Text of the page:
Near ovulation, women dress to impress

A forthcoming article (pdf) in the journal Hormones and Behaviour suggests that as women approach the fertile phase of the menstrual cycle, they are more likely to dress to look most attractive. The research was led by Prof Martie Haselton who asked 30 women in committed romantic relationships to have a hormone tests to determine […]

2006-10-13 Spike activity

Quick links from the past week in mind and brain news: ABC Radio’s All in the Mind has a fascinating discussion on the psychology and philosophy of pain. American Scientist takes a look at the psychology of scientific reasoning and progress. ABC Radio’s In Conversation interviews Rupert Sheldrake, ex-biologist, now turned parapsychologist. The psychology and […]

Elementary, my dear Watson

“A man should keep his little brain attic stocked with all the furniture that he is likely to use, and the rest he can put away in the lumber-room of his library where he can get it if he wants it.” Sherlock Holmes details a brief theory of knowledge in The Five Orange Pips by […]

LSD and experimental psychoses

Living Tech has scanned a 1955 article on ‘Experimental Psychoses‘ that discusses the use of LSD to simulate psychotic states. When LSD was first discovered, it was thought that the profound alteration of reality that it causes could be used as a ‘model’ for psychosis in psychiatric research. However, as a recent Canadian Journal of […]

Time to give up on a single explanation for autism

This month’s Nature Neuroscience has published an opinion piece by three leading autism researchers arguing that we should abandon any theory that claims to explain all of the experiences and behaviours that are classified under the banner of ‘autism’. This includes both simple psychological and neurobiological theories, and instead, the authors claim, we should focus […]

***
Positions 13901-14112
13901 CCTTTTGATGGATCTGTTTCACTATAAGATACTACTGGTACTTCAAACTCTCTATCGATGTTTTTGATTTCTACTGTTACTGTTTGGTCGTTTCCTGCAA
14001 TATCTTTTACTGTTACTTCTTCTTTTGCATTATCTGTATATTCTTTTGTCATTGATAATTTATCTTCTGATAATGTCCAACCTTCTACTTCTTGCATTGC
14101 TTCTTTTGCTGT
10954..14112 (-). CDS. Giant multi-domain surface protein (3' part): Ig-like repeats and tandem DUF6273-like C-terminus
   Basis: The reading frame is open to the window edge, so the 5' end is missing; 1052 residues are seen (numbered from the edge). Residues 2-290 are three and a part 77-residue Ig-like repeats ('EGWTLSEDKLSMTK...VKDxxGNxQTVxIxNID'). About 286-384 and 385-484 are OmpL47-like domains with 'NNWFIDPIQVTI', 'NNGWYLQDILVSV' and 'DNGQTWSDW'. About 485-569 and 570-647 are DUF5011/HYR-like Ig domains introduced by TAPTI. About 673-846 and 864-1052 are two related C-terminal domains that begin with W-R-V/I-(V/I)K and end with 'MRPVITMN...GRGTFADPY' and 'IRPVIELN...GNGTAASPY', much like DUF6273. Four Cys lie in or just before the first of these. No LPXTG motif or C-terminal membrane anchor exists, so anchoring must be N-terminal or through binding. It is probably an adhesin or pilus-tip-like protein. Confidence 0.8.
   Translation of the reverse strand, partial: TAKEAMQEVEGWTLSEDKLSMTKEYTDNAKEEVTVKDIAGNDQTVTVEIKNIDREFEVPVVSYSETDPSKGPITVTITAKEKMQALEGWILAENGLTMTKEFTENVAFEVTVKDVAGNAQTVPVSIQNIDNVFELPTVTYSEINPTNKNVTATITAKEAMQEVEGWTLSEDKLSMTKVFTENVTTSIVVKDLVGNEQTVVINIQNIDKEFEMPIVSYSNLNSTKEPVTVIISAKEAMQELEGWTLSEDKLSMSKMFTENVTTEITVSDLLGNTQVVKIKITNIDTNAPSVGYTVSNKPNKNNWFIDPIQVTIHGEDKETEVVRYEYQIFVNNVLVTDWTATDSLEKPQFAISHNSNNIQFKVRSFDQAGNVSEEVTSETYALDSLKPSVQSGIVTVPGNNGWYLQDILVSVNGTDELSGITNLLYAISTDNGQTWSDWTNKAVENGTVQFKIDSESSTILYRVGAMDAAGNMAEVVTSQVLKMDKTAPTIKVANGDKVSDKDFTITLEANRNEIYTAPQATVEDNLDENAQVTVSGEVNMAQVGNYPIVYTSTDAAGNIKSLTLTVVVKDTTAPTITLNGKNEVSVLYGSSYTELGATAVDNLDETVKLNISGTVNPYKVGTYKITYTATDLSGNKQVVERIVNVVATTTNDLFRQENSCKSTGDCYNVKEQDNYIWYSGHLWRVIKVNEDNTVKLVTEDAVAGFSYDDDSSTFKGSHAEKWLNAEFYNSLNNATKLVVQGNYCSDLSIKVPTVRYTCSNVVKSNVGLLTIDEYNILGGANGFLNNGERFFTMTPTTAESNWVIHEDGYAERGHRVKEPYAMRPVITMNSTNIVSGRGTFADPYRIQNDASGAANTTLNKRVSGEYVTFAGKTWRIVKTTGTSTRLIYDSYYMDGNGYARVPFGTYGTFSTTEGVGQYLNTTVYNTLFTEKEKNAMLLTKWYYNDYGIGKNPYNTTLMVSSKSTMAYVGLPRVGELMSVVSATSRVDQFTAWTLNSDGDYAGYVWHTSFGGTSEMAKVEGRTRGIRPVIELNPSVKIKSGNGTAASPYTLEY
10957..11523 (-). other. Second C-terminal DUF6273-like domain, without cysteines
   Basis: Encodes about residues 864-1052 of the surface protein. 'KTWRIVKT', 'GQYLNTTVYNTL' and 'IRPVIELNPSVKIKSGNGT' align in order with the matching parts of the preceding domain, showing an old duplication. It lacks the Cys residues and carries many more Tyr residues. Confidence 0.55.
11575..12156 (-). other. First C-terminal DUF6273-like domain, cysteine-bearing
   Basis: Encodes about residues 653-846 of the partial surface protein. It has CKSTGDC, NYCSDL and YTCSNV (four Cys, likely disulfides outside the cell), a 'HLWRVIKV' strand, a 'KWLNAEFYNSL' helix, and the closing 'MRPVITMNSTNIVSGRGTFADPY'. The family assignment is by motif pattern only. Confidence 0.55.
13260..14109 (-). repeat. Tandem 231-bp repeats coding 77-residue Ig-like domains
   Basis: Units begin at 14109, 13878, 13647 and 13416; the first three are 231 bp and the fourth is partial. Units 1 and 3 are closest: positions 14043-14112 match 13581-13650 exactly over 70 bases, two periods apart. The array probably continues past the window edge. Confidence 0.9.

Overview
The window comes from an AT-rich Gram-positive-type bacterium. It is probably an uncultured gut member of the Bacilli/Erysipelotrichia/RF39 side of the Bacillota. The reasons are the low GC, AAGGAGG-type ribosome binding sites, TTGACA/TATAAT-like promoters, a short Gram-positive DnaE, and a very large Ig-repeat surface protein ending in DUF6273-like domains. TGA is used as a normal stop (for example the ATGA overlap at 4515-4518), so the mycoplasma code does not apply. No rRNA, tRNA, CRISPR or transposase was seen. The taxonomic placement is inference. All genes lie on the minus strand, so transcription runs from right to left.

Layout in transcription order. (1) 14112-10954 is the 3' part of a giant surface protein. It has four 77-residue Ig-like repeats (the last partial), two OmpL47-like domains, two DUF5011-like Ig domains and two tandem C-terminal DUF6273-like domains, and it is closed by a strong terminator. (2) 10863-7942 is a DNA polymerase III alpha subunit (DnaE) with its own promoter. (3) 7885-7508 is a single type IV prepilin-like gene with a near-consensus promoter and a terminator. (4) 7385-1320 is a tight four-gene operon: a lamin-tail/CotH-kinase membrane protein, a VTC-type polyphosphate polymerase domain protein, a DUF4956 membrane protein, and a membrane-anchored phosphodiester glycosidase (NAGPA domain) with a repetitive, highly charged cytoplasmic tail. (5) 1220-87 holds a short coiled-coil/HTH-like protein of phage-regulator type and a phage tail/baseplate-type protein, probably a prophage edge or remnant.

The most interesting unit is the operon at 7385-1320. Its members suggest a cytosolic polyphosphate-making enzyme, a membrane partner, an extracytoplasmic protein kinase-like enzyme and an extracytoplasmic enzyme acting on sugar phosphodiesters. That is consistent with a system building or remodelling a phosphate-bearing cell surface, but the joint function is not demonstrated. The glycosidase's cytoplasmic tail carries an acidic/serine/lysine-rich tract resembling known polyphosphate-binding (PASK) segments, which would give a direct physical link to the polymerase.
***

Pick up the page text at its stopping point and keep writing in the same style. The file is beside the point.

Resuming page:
Science special on ‘Modelling the Mind’

Science has a special online collection on computational neuroscience – the science of creating computer models of the mind and brain to test theories and develop treatments. The collection is a mixture of freely available and closed access articles, but all the summaries are freely available so you can get a taster of this exciting […]

Average girls are hot

Seed Magazine has an article on recent research published in Psychological Science that suggests that average faces are more attractive because they are easier for the brain to process. The image on the right (go to the article for a bigger version) is a composite of a number of different female faces rated as attractive. […]

i must be fine because my heart’s still beating

The White Stripes consider the different roles of the cortical hemispheres in processing and understanding emotion in the lyrics of their song Fell in Love With a Girl. As far as I know, this is the first discussion of asymmetry in cortical processing in punk music. Rock on. “can’t keep away from the girl these […]


Get every new post delivered to your Inbox.

Join 26,837 other followers